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You can't predict, you can't prepare in product management


Some have described product management as a process of de-risking investments. In a way, they are correct, a good product manager will make the chances of product failure lower and chances of success higher. However, just as in financial market investing, no one, not even the best product manager out there, can eliminate all risks.

You can't predict, you can't prepare

Howard Marks, The Most Important Thing: Uncommon Sense for the Thoughtful Investor

As a product manager, I love reading books on investing. There are a lot of similarities between financial markets and building products. Say you're planning a new feature to be built. As a PM you need to assess whether the price of this feature represents its value adequately. Even better if you can make the perceived value in the eyes of your customers much higher than the price you charge for it. Quite the same in investing, when you're analysing the market and need to make a buy, hold or sell call. In both places, you deal with incomplete information and other players. So the risks are never zero.

In investing, Howard Marks says, you can't predict and you can't prepare. The market always has a way to surprise even the most sophisticated investor. But how about product management?

You can predict and prepare

Delivery schedule

Predicting when a product will be completed is tricky but definitely possible. All you need is an experienced team who have done similar work before, a known fixed scope and quality parameters. You might not be right to the day with your prediction as things could happen outside your control but in general, you can know when something could be delivered.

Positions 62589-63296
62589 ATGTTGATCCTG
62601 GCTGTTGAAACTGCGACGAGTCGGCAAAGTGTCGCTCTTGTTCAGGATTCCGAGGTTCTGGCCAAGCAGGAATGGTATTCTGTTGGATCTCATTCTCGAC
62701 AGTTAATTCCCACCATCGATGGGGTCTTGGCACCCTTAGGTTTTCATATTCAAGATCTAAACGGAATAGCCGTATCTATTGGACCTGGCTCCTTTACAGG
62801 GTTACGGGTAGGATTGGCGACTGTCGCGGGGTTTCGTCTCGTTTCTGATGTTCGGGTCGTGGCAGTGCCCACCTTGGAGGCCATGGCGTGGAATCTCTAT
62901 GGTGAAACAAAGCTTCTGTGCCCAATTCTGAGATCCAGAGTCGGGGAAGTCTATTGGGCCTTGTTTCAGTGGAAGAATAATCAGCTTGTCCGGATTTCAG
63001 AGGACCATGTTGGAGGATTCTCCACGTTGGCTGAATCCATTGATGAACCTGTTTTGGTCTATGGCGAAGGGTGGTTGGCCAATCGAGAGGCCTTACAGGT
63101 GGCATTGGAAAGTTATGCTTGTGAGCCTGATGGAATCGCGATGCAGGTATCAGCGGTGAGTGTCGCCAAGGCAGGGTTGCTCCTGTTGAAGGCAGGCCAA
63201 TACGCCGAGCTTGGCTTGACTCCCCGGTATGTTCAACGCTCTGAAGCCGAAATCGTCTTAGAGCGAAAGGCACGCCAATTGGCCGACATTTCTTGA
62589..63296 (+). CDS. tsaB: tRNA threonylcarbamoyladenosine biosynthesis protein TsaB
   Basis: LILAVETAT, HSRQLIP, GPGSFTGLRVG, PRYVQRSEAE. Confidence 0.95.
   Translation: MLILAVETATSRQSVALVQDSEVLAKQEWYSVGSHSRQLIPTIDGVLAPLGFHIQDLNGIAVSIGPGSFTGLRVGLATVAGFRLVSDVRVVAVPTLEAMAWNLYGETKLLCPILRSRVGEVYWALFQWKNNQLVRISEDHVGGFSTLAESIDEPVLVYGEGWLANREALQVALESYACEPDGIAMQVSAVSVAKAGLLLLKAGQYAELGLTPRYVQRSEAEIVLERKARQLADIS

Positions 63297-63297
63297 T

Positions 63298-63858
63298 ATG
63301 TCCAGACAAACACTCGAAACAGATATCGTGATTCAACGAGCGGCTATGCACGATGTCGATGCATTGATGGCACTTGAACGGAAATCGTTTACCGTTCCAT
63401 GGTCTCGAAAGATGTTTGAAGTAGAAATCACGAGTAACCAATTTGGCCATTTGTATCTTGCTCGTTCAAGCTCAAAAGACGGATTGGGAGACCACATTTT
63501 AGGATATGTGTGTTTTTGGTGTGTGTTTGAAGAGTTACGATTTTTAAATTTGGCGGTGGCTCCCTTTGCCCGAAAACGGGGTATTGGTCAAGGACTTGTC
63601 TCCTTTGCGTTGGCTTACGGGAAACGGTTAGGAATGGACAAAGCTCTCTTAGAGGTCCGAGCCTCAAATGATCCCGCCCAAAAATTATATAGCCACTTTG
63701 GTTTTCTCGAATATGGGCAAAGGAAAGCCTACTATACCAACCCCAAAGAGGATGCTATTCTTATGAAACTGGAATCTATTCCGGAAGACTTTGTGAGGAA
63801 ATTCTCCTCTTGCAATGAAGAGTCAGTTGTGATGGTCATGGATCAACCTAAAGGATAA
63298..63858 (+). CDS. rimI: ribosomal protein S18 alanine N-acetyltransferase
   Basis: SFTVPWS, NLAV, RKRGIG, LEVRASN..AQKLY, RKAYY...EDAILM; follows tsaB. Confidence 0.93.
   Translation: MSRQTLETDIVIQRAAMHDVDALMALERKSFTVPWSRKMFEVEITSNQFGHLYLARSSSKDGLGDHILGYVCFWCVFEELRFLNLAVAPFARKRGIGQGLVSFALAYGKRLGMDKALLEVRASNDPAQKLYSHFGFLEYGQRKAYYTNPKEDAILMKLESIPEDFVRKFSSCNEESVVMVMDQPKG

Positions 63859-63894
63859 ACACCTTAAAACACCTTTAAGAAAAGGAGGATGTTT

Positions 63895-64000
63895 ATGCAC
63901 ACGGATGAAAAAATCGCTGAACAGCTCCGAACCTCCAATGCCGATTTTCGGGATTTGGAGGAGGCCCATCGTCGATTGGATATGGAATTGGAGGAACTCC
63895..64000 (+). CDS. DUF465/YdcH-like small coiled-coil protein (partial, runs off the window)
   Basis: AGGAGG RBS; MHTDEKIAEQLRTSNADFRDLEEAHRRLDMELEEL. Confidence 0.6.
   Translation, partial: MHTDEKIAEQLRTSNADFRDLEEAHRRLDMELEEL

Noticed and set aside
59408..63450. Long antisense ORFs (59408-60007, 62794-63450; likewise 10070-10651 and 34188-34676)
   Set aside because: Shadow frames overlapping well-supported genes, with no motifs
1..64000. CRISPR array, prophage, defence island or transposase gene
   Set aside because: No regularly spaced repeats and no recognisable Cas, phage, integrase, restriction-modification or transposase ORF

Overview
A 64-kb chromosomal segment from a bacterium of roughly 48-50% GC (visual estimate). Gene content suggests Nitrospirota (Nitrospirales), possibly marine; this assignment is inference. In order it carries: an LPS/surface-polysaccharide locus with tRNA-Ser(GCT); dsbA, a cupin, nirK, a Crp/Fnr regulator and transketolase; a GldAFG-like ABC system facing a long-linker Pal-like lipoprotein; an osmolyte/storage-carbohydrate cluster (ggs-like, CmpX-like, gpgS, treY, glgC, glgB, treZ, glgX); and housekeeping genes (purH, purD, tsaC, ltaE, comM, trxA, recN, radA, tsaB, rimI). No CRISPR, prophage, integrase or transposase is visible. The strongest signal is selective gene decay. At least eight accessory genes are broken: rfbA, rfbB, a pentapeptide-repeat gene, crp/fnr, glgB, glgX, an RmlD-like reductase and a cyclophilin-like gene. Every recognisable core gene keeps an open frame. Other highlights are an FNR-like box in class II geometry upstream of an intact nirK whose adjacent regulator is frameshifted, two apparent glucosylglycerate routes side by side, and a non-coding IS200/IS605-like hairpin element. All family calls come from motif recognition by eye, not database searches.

If you want to be thorough, you can also prepare for different eventualities. For example, you can estimate a few possible delivery dates and then prepare different communication depending on which date finally comes through. Or you can prepare a scope reduction if, in the process of building the product, you'll see major delays.

You can do a lot with the delivery schedule. However, one thing you cannot do is bend reality. Often people would forget that and try to push for miracles. They would keep the scope and quality fixed but demand major gains in schedule. Inevitably these attempts always fail and often a product manager is being made a scapegoat. But it's not a product manager, it's just reality.


Another aspect of your product you can predict - its quality. And it's not too complicated either. The number of tests you're having, how many people tried your product before the release, did you used best practices while building it.

Despite quality being so straightforward on paper, in reality, so many product releases disappoint especially in the quality aspect. The reason might be again in attempts to bend reality. In order to increase scope or shorten the time to release managers would compromise on quality and try to hide it. Don't be such a manager as it will come back to bite you.